The Stolypin who emerges in this study is a person with strong emotions who was profoundly religious and a true patriot. He not only became convinced of the need for fundamental reform in Russia long before the 1905 crisis, but also formulated a clear and well-developed vision for Russia's transformation. He deeply believed that in order to survive and develop, Russia had to modernize and Europeanize itself by spreading the virtues of private property among the peasantry, gradually equalizing the rights of all Russians--regardless of their social or ethnic origin--fostering religious and ethnic tolerance, strengthening the rule of law, and building the foundations of a civil society based on widespread popular participation at all levels of government. At the same time, Stolypin believed in the necessity of reestablishing a strong government organized around the monarchical principle in conjunction with a genuine popular nationalism that integrated all ethnic groups and religious beliefs. This was a tall order, indeed, one that most observers have seen as doomed to failure either because of the incompatibility of the various goals (reconciling tsarism with an elected legislature, Orthodoxy with freedom of conscience, tradition with pragmatism, and the supremacy of the Russian state with the preservation of indigenous cultures) or the insincerity of Stolypin's commitment to those who the particular observer has held most dear. Yet Ascher makes clear that in Stolypin's mind (and his view may be shared by many Russians throughout their history, though not, apparently, by the author), such goals were not only not perceived as being in contradiction, they were sincerely held by a genuine political pragmatist who was convinced of his duty to act.
Ascher, meanwhile, argues quite differently, though without denying either Stolypin's flaws, most notably his occasional arrogance, stubbornness, inability to compromise, and subordination of means to ends, or the ultimate failure of his project. Ascher's view is, rather, that Stolypin achieved considerable success. Indeed, given the huge opposition Stolypin faced, simply staying in power for five years was no small achievement. Especially interesting here is Ascher's reinterpretation of the last couple of years of Stolypin's life, when most commentators have seen him as politically finished, and of his assassination, which they (as the good determinists they are) have seen as merely the final act of his inevitable political defeat. Ascher, on the contrary, suggests that Stolypin's apparent fatalism in his final months was probably a product of a recently discovered, and likely fatal, heart problem, instead of political defeat. His political mood, on the other hand, remained surprisingly positive, while his relationship with Tsar Nicholas was much stronger than we have previously been led to believe. Ascher thus leaves us with a far more open-ended range of possibilities for both Stolypin and Russia as of 1911, even as he fully acknowledges the many obstacles that remained, above all Nicholas's opposition to change and the right-wing nobility's dedication to preserving its status and privilege and its opposition to democratic institutions. All in all, this elegantly argued and well-written book throws new light on a controversial figure at a critical stage in the evolution of our understanding of these decisive years in Russia's history and deserves the wider audience that a paperback edition would make possible.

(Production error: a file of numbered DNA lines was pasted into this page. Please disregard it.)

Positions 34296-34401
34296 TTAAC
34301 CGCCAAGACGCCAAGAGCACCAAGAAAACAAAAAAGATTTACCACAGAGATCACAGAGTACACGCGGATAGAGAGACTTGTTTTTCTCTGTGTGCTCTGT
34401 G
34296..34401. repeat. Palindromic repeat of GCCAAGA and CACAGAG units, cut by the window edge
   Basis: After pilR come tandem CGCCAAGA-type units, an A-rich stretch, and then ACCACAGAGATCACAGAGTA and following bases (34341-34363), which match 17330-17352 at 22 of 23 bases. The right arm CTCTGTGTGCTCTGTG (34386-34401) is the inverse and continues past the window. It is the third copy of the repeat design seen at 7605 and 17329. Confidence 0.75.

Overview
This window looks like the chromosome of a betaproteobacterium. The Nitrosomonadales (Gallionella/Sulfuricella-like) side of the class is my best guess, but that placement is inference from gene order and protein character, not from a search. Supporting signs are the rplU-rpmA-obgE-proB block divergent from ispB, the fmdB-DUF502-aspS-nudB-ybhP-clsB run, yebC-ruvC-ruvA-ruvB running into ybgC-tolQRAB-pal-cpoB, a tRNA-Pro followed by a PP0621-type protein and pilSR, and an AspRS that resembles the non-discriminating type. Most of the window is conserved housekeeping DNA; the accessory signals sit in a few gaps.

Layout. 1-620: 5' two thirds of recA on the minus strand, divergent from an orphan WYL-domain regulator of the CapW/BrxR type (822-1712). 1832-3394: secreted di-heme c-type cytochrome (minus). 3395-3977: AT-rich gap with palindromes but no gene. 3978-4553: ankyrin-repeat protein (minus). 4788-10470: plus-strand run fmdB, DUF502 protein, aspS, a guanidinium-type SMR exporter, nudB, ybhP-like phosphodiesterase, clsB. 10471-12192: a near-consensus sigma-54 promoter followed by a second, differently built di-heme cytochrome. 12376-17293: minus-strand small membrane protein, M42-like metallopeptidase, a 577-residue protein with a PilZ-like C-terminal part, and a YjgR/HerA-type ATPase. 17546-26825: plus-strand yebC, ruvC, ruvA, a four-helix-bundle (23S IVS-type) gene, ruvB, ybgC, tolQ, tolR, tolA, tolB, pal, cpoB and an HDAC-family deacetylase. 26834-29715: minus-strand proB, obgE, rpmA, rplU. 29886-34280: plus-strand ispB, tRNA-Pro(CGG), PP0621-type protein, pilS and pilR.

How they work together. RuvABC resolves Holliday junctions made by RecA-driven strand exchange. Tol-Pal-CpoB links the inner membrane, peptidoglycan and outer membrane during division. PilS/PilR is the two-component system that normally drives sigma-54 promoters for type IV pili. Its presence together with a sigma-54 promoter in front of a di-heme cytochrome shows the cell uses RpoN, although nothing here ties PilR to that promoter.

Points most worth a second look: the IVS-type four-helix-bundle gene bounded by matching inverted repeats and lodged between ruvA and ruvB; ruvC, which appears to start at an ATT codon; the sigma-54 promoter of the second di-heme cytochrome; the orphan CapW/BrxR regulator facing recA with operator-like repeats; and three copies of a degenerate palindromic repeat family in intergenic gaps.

David A. J. Macey
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|Author:||Macey, David A.J.|
|Article Type:||Book Review|
|Date:||Jun 22, 2003|